Showing posts from March, 2018

Friday of Holy Week: Standing At The Foot of The Cross

Near the cross of Jesus stood his mother, his mother's sister, Mary the wife of Clopas, and Mary Magdalene. 26 When Jesus saw his mother there, and the disciple whom he loved standing nearby, he said to her, "Woman, here is your son," 27 and to the disciple, "Here is your mother." From that time on, this disciple took her into his home. 28 Later, knowing that everything had now been finished, and so that Scripture would be fulfilled, Jesus said, "I am thirsty." 29 A jar of wine vinegar was there, so they soaked a sponge in it, put the sponge on a stalk of the hyssop plant, and lifted it to Jesus' lips. 30 When he had received the drink, Jesus said, "It is accomplished." With that, he bowed his head and gave up his spirit.

Today is Good Friday--the day Christians commemorate the suffering and "passion" of Jesus.  On this day of Holy Week, according to the Gospels, Jesus suffered on the Cross between noon and three o'clock bef…

Thursday of Holy Week: Taken, Broken, Blessed & Given

"When they were eating, he took a loaf of bread, and after blessing it he broke it, and gave it to them, and said, "Take this is my body." Then he took a cup and after giving thanks he gave it to them, and all of them drank from it.  He said to them, "This is my blood of the covenant, which is poured out for many."  - Mark 14:22-24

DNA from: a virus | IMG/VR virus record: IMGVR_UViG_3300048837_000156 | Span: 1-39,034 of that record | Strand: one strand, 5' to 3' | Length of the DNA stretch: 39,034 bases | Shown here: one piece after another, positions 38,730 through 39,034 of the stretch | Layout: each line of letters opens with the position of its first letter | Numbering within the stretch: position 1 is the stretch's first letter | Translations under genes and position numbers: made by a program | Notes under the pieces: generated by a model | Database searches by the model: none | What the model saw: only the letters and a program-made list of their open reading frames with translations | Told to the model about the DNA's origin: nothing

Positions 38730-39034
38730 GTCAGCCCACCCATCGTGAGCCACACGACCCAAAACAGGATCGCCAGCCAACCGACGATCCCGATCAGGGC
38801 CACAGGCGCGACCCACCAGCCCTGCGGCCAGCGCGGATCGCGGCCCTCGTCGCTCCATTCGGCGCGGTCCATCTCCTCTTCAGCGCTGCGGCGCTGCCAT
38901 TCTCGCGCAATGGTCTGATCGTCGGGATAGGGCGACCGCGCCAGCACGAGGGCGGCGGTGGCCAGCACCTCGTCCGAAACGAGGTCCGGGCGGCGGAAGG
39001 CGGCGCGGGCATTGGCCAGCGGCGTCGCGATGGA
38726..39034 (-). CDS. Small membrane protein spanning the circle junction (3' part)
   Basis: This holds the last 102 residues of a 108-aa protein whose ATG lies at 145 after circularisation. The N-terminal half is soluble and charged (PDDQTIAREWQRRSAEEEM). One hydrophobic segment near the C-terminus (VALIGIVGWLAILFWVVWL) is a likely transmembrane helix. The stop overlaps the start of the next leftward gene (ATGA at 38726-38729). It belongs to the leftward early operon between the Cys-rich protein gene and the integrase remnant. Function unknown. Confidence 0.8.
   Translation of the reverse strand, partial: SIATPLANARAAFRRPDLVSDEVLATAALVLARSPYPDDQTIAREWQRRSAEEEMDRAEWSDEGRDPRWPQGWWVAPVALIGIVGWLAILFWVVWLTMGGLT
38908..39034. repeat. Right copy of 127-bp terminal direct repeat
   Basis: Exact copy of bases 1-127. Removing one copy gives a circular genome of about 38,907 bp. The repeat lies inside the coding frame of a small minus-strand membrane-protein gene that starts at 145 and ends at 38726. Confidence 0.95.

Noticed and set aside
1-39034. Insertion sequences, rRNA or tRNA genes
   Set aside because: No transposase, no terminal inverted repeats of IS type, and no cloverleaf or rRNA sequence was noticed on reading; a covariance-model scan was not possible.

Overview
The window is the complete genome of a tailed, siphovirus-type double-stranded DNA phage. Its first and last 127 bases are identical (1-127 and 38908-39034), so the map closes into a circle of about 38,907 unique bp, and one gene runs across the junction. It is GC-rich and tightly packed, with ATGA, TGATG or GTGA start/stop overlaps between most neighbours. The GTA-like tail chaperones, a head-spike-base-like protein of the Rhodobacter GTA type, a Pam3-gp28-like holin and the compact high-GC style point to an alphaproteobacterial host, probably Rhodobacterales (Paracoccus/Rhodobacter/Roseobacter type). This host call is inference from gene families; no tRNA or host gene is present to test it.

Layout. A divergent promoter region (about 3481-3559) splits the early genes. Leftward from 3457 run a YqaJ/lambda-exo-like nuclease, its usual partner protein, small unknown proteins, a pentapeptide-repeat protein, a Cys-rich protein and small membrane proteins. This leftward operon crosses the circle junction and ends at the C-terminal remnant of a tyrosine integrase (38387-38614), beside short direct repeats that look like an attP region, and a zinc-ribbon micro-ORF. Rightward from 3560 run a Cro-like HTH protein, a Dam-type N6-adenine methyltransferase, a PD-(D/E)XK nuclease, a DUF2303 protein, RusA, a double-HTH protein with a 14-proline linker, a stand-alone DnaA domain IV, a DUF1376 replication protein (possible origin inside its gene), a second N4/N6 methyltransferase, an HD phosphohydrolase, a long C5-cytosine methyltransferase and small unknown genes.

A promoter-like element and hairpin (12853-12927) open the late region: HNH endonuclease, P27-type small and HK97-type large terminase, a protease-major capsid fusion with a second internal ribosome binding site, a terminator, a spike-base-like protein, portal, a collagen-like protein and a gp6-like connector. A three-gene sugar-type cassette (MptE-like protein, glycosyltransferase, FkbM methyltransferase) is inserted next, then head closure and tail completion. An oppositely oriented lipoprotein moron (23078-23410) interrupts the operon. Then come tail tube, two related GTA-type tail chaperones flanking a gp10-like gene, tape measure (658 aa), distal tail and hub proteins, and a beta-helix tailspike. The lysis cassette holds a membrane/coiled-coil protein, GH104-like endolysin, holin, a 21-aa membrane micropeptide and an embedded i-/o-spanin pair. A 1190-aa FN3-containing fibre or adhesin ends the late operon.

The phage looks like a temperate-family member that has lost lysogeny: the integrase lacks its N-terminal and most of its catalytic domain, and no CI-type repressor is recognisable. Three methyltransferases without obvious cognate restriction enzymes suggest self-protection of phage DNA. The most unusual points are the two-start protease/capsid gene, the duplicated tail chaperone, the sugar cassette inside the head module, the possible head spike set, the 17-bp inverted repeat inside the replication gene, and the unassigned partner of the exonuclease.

Today is Maundy Thursday.  We call it "Maundy" Thursday because the ancient church mothers and fathers connected it to Jesus' "mandate" to his disciples on this day of Holy Week to "love one another as I have loved you."  

This is also the day we remember Jesus celebrating Passover with his closest friends--what Christians call "The Last Supper."  

Jesus loved a good party.   If you read through the Gospel accounts of Jesus' life you will find that every other chapter he's sitting down to dinner with one group of people or another.  

As he gathered with the twelve disciples on Thursday…

Wednesday Of Holy Week: The Heartbreak of Betrayal

"Then Judas Iscariot, who was one of the twelve, went to the chief priests in order to betray him to them.  When they heard it, they were greatly pleased and promised to give him money. So he began to look for an opportunity to betray him." - Mark 14:10-11

On Wednesday of Holy Week, according to historic Church tradition, we remember Jesus' betrayal by one of his closest followers, Judas Iscariot.